St. Petersburg B&Bs: Tips and suggestions

By their very nature, bed and breakfasts vary widely from establishment to establishment but, as with other forms of St. Petersburg accommodation housed in residential buildings (see mini-hotels and hostels), there are a few specifics that are almost universal.

Advantages (and disadvantages)

The main advantage of the properties we list as bed and breakfasts is the opportunity to interact with the owners and to get a more genuine feel for life as it is lived by real Petersburgers, or expats who have settled in the city. The coziness and comfort of a real home as opposed to an impersonal hotel is also a major attraction.

The disadvantages (if such they can be called) of choosing a B&B are inherently the same the world over - you are staying in somebody else's home, and therefore you cannot expect quite the same freedom and privacy that you would from a hotel. That said, most bed and breakfast owners in St. Petersburg are generally quite young and fairly easy-going, so issues like 24-hour access should not be a problem.


These properties are currently few and far between, and tend to become very popular very quickly if they get the formula right, going straight into the guidebooks and shooting up the ratings on review sites. Obviously, most bed and breakfasts also have very few guest rooms. Therefore, particularly during high tourist season (end of May until early August), St. Petersburg's top B&Bs can be booked up months in advance, and the most famous require early booking throughout the year. If you do want to stay in a high-quality bed and breakfast and are worried about availability, send your dates and budget to our travel experts, who will be able to advise you on the best B&Bs available.


In their effort to make you feel at home, most bed and breakfast owners will provide home-cooked food for you during your stay, in some cases not only for breakfast. We indicate what you can expect from catering at each B&B in our descriptions. You should also have reasonable access (with consideration for other guests) to the property's kitchen, so you can save on meals out as well. Most B&Bs also offer free refreshments (tea and coffee).


Standards of accommodation can vary considerably, and in many of these properties you should be prepared to share bathrooms, but as a rule B&Bs have rooms that are comparable in terms of fittings to mini-hotels (or average 3-star hotels) but with much more character and more stylish interiors, reflecting the owners' personal tastes and the fact that they have decorated and furnished the premises for their own comfort, rather than from purely commercial considerations.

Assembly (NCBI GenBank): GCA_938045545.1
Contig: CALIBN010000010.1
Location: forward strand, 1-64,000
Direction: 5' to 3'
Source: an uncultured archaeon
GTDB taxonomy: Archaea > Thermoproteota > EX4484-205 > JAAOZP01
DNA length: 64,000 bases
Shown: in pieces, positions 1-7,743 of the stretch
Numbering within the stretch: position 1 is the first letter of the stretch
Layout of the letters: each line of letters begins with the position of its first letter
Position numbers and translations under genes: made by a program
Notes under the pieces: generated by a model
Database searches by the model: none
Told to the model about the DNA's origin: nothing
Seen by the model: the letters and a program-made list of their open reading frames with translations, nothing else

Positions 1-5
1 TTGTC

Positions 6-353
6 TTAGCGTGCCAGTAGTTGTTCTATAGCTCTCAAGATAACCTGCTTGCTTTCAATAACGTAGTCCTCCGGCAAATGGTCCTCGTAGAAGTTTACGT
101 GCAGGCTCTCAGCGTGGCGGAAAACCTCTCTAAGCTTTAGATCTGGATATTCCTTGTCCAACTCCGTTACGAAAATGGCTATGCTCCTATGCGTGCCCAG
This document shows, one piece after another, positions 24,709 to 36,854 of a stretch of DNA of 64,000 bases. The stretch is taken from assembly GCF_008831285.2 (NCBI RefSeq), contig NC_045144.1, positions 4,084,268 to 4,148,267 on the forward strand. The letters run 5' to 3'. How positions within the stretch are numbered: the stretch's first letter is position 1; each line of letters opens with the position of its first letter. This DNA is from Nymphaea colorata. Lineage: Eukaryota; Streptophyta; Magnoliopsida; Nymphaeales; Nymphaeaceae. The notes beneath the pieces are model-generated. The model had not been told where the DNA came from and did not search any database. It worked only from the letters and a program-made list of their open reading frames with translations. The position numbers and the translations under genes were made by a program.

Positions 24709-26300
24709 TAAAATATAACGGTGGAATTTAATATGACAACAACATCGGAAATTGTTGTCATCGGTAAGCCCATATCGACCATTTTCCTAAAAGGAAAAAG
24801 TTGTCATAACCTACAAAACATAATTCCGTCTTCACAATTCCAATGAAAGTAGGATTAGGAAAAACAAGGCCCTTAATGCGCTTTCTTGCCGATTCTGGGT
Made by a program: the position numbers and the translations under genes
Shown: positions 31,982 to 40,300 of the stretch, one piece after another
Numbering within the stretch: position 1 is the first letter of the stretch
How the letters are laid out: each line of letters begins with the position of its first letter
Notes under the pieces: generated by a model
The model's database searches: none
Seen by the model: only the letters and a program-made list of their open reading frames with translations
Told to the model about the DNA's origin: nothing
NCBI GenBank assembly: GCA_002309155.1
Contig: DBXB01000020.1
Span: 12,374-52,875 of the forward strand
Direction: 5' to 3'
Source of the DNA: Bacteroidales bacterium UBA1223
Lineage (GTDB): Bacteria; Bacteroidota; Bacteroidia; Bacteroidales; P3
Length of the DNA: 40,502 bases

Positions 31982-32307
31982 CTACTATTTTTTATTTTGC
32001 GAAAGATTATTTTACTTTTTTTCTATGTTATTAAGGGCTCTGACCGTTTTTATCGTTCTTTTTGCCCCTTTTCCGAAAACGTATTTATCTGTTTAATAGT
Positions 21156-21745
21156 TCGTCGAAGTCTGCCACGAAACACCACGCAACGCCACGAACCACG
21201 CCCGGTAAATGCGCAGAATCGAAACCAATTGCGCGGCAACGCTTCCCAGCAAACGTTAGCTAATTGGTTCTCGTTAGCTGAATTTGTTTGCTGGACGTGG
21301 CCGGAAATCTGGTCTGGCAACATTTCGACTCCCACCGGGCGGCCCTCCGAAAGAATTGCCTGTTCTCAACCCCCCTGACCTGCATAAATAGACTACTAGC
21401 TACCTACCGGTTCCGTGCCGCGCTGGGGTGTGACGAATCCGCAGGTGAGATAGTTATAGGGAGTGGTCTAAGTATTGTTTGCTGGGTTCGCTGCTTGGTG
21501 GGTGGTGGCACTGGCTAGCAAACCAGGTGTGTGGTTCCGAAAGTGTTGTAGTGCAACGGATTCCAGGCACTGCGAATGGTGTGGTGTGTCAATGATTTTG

Infrastructure and entryways

As with mini-hotels (check our tips and suggestions for mini-hotels here), St. Petersburg's bed and breakfasts are prey to the same setbacks with infrastructure as all private apartments in the historic centre of the city. These include occasional short interruptions to water supply (although most B&Bs will be equipped with a boiler, so guests should not have to suffer cold showers), variable water pressure, and no central heating during the summer months.

Communal entryways, although nearly always secure, can be a little unsavory on first impression. While the best bed and breakfasts are generally in reasonably well maintained buildings, owners have little or no control over the condition of public areas, so a neglected staircase and aging elevators should not be seen as an indication of the state of the B&B itself.

Visa support and registration

All the bed and breakfasts featured on our site do provide visa support (the documents you need to apply for a Russian Travel Visa) and will register visitors on arrival. However, this is generally a more time-consuming and complex process for B&B owners than it is for hotels, so you may be required to pay a more significant extra fee for either or both services.